• In contemplating this "Unmoved Mover," one attempts to exercise the highest degree of rationality, the greatest possible end.

*Eudaimonia satisfies these criteria.

Part 3

  • Function (ergon) argument:
    • Everything has a peculiar function.
    • What is good for an x depends on x's function. So, in order to determine what is good for x we must determine its function.
    • The function of human beings is to have and use reason.
      • There are two parts of the soul relative to reason: that which possesses reason in itself and that which merely participates in it.
    • We must distinguish the capacity for reasoning and the activity of reasoning. The essence of a capacity only comes out when it is used so it is the activity of reasoning that is the function of human beings.
      • It is possible to have reason without activating it and to both have and activate reason. The human function is the soul's activity which expresses or requires reason. (Note the reference to the two parts of the soul here.)
    • That which displays its function well displays arete.
      • Note that we are talking about excellence here rather than moral virtue in the narrow sense.
      • Every function can be performed well or badly. It must be performed well if the thing is to be excellence.
      • The human function must be performed well if it is to display arete.
    • [Stability Requirement] The good life requires permanence and stability over time. The required activities must be displayed over time.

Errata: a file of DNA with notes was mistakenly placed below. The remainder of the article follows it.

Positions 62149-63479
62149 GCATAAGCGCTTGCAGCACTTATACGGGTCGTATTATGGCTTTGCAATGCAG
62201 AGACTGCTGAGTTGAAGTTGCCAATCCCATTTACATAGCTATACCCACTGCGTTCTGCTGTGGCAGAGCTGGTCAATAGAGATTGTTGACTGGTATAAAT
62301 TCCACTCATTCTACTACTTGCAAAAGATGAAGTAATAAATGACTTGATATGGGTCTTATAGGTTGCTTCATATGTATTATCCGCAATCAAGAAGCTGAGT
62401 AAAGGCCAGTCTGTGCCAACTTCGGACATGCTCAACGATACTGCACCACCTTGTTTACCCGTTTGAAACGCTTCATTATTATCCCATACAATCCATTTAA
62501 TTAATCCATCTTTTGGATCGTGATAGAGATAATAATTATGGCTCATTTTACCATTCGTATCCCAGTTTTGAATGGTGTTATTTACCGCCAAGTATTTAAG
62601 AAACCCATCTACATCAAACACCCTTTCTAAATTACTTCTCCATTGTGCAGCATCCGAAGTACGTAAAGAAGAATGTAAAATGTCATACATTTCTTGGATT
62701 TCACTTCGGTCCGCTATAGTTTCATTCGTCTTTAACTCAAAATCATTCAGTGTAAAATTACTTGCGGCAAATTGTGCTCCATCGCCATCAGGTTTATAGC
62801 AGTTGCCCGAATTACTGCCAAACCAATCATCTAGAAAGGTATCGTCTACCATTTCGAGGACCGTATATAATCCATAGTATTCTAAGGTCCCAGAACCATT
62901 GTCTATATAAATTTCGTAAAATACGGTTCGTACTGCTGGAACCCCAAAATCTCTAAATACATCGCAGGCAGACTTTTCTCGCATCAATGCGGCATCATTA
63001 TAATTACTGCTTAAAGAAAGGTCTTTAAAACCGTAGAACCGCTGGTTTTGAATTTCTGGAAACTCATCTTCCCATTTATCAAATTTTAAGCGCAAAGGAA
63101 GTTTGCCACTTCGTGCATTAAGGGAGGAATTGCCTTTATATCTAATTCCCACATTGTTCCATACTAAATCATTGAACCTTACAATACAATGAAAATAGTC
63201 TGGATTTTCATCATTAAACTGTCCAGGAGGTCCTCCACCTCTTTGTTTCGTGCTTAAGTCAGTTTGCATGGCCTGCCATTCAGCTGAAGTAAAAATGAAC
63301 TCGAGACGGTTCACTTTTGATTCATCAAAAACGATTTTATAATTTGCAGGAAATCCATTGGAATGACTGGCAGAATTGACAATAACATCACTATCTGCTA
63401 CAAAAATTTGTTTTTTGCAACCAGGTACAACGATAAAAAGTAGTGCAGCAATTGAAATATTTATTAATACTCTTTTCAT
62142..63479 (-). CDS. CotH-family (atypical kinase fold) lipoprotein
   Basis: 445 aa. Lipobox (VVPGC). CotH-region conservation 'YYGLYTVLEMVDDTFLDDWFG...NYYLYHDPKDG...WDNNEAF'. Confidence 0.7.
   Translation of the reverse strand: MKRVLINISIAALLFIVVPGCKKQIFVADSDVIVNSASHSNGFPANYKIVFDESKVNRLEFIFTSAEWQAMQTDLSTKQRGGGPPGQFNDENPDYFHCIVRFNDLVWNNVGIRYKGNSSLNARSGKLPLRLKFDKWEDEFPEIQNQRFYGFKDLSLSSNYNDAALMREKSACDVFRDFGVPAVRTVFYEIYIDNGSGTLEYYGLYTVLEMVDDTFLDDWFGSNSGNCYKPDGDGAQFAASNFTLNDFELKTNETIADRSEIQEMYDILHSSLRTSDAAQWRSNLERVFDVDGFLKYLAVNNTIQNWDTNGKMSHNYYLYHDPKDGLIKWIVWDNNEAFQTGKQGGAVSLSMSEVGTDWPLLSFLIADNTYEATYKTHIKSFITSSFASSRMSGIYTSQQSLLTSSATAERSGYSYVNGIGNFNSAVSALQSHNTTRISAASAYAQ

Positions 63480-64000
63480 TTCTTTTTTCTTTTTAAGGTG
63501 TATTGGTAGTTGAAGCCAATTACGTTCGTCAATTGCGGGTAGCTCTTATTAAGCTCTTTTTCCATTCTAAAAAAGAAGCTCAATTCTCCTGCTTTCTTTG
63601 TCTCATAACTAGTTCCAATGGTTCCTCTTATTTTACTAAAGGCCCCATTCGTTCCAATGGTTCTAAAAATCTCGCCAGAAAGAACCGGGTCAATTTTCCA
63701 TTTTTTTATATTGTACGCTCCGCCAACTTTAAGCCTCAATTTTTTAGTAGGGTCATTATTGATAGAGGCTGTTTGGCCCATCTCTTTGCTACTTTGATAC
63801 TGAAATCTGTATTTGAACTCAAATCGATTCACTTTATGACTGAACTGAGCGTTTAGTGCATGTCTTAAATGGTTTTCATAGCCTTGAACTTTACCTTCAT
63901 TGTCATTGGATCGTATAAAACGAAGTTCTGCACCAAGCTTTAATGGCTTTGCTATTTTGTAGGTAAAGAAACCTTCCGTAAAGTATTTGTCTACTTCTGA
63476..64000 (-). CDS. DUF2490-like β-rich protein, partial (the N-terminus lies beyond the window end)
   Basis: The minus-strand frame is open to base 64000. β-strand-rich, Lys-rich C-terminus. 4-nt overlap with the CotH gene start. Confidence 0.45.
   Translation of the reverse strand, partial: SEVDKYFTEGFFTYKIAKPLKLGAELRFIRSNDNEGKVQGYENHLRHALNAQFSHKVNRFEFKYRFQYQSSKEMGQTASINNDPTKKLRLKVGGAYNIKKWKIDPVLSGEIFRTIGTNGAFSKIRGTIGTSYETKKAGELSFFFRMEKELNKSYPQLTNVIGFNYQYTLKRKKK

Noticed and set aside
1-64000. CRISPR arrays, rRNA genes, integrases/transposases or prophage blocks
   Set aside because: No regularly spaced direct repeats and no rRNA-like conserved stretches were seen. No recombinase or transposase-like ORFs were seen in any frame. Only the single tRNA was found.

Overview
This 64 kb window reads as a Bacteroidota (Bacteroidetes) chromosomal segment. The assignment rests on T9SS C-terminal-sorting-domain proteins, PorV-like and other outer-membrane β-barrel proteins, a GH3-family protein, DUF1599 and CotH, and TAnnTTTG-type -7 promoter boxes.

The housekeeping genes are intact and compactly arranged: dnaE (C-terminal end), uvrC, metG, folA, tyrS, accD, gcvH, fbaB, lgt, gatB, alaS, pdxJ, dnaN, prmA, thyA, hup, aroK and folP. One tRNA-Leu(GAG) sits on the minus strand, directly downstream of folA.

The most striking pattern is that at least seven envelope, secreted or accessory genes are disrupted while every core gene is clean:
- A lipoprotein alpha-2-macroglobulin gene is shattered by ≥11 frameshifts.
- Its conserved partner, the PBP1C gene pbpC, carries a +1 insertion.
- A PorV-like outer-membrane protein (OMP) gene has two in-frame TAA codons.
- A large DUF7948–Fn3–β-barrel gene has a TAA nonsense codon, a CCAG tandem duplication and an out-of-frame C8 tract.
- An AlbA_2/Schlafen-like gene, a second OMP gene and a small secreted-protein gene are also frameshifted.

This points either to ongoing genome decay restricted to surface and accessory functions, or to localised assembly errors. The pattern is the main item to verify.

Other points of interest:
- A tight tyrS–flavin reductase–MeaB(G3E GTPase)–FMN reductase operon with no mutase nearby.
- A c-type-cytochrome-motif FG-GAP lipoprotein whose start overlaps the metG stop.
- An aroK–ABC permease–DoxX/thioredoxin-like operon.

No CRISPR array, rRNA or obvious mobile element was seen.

• The human good is the activity of the soul which expresses or requires reason insofar as that activity is performed well and displayed over time.
  • So, eudaimonia is:
    • The activity of those parts of the soul;
      • It is an activity, not a product;
      • It is more than just a capacity (the good life cannot consist in the mere possession of the peculiar capacities, it must consist in their use or actualisation)
      • It is an activity that is itself an end and is not intended to produce a further result.
    • which are peculiar to the human soul;
      • What matters are the parts of the soul that are peculiar to human beings because Aristotle wants to pick out the typical function of human beings.
    • If this activity is in accordance with human excellence;
      • Since every capacity can be used well or badly the activity of the human soul must be a good one, if we want to describe the good life for human beings.
    • If this activity is constant (can be ascribed to the complete human life);
      • Stability requirement.
    • Or, if there are several aretes, in accordance with the best and most perfect of them.
      • There are two parts of the human soul which are able to display excellence, that which displays reason and that which listens to reason. Aristotle seems to want to say that one of the excellences is better, and that the good life must be in accordance with that excellence.